Hope for Breast Cancer Patients: Celebrating Breast Cancer Awareness Month

Published On: October 24th, 2022Categories: News & Events

Breast cancer Awareness Month is held each October and is a time to celebrate the achievements of breast cancer treatments, advancements in diagnosis, and hope for the future. According to the Centers for Disease Control, breast cancer is the second most common cancer in women. With an increase in awareness of the issues associated with breast cancer, people are better informed of what their risk factors are, how they can reduce their level of risk, what symptoms they should look for, and what kinds of screening they should be getting. While breast cancer survival rates are improving, more work remains.

What is Cancer?

Cancer occurs when changes, or mutations, take place in the genes that regulate cellular growth and allow cells to divide and multiply at an uncontrolled rate. Breast cancer is a type of cancer that develops in breast cells. Often, uncontrolled cancer cells invade other tissue, like the lymph nodes under the arms. Once cancer enters the lymph nodes, it has access to move to other parts of the body.

Breast Cancer Treatment

Breast cancer is treated in many ways, depending on the kind of cancer and how far it has spread. Whether the cancer is invasive or noninvasive will determine what actions a doctor will take and what long-term care is recommended. Noninvasive breast cancer remains isolated in the milk ducts or lobules and invasive breast cancer means cancer has spread beyond those areas into the surrounding tissues like the lymph nodes. The most common treatments for breast cancer are surgery, radiation, chemotherapy, hormone therapy, and targeted therapy. In recent years, treatments and targeted therapies have come to an understanding that less is more. With more long-term studies, physicians are able to scale back treatments. For example, at one time, a woman might have been recommended a double mastectomy, but now a lumpectomy followed by radiation is just as effective. Additionally, women might not need their axillary lymph nodes removed. Radiation treatments have also improved. With new technology, oncologists can better plan therapy and avoid extraneous damage to other areas of the body, like the heart. The length of radiation treatments has also shortened, leading to patients with fewer side effects.

Not All Breast Cancer is the Same

Perhaps the most significant advancement in breast cancer treatment has been the discovery that not all breast cancer is the same. Breast cancer may be driven by estrogen or progesterone, others are fueled by HER2 protein. Triple-negative breast cancer is an aggressive form impacted by none of those factors. Understanding these distinctions has led to targeted therapies that better attack the mechanism triggering the cancer. Many patients in the earliest stages of the disease can avoid chemotherapy altogether. New tests can identify who is likely to benefit from chemotherapy and who can skip it. As scientists learn more about the types of breast cancer and their behavior, better treatments can be developed.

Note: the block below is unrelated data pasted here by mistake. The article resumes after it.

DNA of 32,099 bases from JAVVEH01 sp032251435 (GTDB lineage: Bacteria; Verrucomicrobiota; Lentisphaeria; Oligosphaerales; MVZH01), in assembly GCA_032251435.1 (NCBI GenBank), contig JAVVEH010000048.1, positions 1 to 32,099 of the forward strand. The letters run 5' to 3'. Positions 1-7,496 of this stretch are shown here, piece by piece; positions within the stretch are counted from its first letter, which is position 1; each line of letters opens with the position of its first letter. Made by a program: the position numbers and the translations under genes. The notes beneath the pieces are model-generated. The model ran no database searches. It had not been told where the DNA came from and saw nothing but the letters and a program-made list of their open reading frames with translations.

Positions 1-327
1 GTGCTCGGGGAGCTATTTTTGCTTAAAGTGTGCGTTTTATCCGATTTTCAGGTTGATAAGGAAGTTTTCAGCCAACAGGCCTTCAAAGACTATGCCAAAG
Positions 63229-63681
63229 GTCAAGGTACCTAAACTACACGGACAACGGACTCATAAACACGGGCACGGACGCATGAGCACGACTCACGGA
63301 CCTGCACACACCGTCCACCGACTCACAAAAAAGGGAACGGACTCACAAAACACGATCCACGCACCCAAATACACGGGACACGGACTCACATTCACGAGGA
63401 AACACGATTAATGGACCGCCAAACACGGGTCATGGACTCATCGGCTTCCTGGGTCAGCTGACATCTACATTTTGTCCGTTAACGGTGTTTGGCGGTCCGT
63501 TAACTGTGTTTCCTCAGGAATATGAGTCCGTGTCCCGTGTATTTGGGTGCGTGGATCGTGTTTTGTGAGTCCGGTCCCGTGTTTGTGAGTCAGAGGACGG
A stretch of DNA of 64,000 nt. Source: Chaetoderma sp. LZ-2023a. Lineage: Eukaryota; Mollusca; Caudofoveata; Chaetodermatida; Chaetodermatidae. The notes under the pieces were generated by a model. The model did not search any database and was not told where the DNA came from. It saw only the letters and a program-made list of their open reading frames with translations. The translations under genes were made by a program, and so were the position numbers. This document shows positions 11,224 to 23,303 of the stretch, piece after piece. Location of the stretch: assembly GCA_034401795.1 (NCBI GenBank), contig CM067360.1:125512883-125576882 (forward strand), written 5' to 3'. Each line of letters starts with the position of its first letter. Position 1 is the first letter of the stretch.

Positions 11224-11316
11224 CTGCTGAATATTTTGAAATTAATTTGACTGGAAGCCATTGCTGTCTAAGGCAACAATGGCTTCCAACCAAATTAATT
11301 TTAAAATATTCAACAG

Improving Quality of Life For Survivors

The goal of breast cancer treatment is to help more women survive breast cancer (if not avoid it altogether). Because survival rates have improved, more attention can now be paid to the long-term impact of treatments. Instead of focusing on the five years after diagnosis, oncologists are looking at tailoring treatments to avoid long-term complications later in life. Therapies have gotten more specific and less toxic, giving patients fewer side effects and a better quality of life. In some cases, breast cancer has become more of a chronic disease.

Hope For the Future

While heredity can play a role in a breast cancer diagnosis, following a healthy lifestyle, getting regular screenings, and taking preventive measures can lower the risk of developing breast cancer. Hope for the future includes better-targeted therapy, better tests to detect breast cancer, and better ways to identify aggressive tumors. Additionally, finding better treatments for women with metastatic breast cancer is one of the top goals. Just as cancer treatment becomes more individualized, researchers are developing more ways to personalize breast cancer diagnosis, screening, treatment, and patient care.
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